2. I couldn't agree more with every feeling you have regarding war and the necessity to allow our armed forces to protect themselves and their fellow soldiers against any enemy (even those disguised as "friendly")that threatens their lives. My nephew, Gunnery Sgt. Aaron Kenefick, was recently killed in an ambush in Afghanistan. He and his troop of fellow Marines were handcuffed by the ROE and not allowed to fire into the village that was shooting fiercely at them. There were women and children in the village running ammunition to the insurgents but they were considered, by our commanding generals, to be innocent civilians. The gunfire was also coming from the surrounding areas of the village where there were no women and children and my nephew,after explaining that there were no civilians in the surrounding area, was still ordered not to shoot at them. He battled along with his fellow troops for over two hours with no air support and orders not to shoot directly at the enemies. My family and I have to wonder if my nephew and the other four brave men who were killed would still be with us if the ROE protected our own first and foremost. My family and I have now felt the war firsthand. Our troops are dealing with situations that the average American citizen couldn't imagine in their worst nightmares. Allow our troops to defend themselves and each other by any means necessary!!! Loss of lives is inevitable during war but unnecessary losses of lives is unacceptable!!!!

  3. Laurie P;

    First I want to tell you how sorry I am about your son. Unfortunately; I can emphasize. What needs to be understood is the context within which the ROE, in its current state, exists. The rules are dictated by strategy and strategy by whoever is in charge. General McChrystal is in charge and he and the Obama administration have bought into COIN doctrine. If you have been following this Blog as well as others, you know that there really hasn't been a successful attempt at COIN in the history of warfare. The closest anyone can come is the 'Malayan Emergency' 1948 - 1960. There are several problems with this analysis however not the least is that the British were not a foreign power come in to displace an unwanted third party. The British had control of Malaya, had British subjects there running rubber plantations that they owned and who hired Malayans to work the plantation. The Constabulary were largely Brits and for the most part, everyone got along. There was a history. The insurgency was comprised of both Chinese residents who were communists and elements from outside, all of whom were trying to turn Malaya into a communist 'satelite'.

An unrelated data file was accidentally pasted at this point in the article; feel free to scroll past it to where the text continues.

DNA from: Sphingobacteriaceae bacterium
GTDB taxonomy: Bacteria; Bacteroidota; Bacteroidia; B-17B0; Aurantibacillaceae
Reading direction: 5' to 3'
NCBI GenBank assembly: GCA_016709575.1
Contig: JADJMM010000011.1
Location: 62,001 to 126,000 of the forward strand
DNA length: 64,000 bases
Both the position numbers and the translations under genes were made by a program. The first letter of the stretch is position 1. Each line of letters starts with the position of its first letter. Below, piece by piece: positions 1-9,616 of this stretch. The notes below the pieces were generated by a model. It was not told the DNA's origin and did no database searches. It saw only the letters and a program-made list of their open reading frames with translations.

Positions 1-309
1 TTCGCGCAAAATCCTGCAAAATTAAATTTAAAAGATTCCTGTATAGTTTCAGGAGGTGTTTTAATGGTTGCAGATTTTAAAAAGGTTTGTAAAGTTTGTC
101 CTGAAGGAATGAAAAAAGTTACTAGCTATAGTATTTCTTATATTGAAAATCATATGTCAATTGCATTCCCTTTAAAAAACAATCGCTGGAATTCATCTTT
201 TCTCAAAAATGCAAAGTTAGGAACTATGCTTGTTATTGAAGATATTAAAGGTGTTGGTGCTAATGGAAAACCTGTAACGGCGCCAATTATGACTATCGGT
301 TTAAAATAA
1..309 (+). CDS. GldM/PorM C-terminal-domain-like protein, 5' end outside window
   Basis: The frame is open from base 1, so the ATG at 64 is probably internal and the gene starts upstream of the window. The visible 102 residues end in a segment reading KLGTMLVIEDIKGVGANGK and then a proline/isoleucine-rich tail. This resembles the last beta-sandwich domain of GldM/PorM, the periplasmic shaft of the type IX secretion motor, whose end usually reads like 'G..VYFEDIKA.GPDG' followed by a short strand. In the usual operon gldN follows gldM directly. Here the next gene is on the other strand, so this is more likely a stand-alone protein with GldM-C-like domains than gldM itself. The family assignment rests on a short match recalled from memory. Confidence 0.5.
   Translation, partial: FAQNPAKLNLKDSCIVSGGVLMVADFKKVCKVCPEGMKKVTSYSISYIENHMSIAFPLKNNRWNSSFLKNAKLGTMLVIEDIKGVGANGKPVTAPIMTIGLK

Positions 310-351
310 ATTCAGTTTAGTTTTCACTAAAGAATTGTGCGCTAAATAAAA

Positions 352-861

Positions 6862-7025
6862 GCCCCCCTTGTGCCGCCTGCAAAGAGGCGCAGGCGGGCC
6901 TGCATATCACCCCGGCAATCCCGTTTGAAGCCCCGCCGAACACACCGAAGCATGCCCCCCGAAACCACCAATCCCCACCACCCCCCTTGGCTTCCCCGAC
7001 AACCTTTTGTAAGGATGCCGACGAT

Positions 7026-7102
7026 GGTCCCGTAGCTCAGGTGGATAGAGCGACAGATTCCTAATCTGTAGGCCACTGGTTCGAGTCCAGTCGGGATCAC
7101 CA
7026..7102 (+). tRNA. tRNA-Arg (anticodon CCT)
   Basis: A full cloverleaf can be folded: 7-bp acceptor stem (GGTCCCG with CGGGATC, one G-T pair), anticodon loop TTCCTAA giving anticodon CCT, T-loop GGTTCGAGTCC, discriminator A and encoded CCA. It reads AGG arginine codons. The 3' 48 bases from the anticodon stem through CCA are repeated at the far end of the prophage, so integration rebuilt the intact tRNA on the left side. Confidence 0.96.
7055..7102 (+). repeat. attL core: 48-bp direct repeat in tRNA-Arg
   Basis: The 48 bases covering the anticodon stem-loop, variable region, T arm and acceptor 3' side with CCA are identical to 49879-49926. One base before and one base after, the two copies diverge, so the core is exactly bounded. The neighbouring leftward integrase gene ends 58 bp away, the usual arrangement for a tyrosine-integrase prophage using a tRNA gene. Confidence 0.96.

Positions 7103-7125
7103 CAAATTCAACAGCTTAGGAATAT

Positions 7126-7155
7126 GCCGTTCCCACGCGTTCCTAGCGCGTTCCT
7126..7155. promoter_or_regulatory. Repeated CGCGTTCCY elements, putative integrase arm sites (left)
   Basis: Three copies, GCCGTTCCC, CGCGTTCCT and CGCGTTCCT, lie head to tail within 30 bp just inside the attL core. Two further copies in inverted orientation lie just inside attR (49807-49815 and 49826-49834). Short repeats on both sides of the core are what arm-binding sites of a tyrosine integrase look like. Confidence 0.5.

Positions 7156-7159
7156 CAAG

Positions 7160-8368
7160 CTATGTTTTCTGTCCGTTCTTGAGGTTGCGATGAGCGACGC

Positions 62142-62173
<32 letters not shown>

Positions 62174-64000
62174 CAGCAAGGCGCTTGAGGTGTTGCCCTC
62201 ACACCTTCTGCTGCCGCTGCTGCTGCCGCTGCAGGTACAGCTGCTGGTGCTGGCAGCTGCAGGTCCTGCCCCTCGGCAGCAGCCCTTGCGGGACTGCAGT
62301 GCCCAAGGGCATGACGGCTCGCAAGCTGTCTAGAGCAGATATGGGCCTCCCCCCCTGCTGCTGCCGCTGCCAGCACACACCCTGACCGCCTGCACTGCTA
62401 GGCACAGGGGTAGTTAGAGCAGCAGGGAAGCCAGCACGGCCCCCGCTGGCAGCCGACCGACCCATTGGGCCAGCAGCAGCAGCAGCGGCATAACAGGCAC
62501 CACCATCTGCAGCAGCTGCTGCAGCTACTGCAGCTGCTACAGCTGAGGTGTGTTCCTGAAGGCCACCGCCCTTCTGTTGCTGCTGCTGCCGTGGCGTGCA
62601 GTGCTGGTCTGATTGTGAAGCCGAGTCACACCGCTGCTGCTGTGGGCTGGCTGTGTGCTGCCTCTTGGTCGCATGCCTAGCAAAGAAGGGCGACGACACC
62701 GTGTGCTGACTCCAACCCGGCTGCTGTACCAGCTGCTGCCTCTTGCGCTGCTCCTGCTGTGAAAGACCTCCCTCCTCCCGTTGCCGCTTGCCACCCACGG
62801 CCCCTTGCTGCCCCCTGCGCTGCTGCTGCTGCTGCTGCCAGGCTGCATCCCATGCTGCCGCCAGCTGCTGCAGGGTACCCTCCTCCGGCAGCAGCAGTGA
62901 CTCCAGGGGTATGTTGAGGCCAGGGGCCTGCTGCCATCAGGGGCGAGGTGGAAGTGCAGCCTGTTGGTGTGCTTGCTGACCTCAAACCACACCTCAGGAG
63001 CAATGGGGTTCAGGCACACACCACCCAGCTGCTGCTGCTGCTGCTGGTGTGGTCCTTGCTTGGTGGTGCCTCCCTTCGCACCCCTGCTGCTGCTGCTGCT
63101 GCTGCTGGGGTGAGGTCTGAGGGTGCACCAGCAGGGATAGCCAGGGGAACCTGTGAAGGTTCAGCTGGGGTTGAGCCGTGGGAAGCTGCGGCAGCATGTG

We have no history in Afghanistan and our historical national ideological identity is clearly anathema to historical Afghan ideology (Islam). There is no history to build on and the gulf between our ideologies will not be spanned - history tells us this from 621 AD to the present.

    Our leadership either refuses to recognize this, or it doesn't possess the intelligence to understand this or does understand it and has a different agenda than it should. In any case, it is producing a situation on the ground that is murderous for our Warriors. Our best hope is to be educated on all matters that concern this current war situation and insure we are educating those in our circle. Then we have to be diligent to let our elected officials know we are not going to stand for the wholesale slaughter of our Warriors by our own elected officials failure to give them what they need to win. Then vote accordingly!

    Let me know if I can help.

    Semper Fidelis;

    John Bernard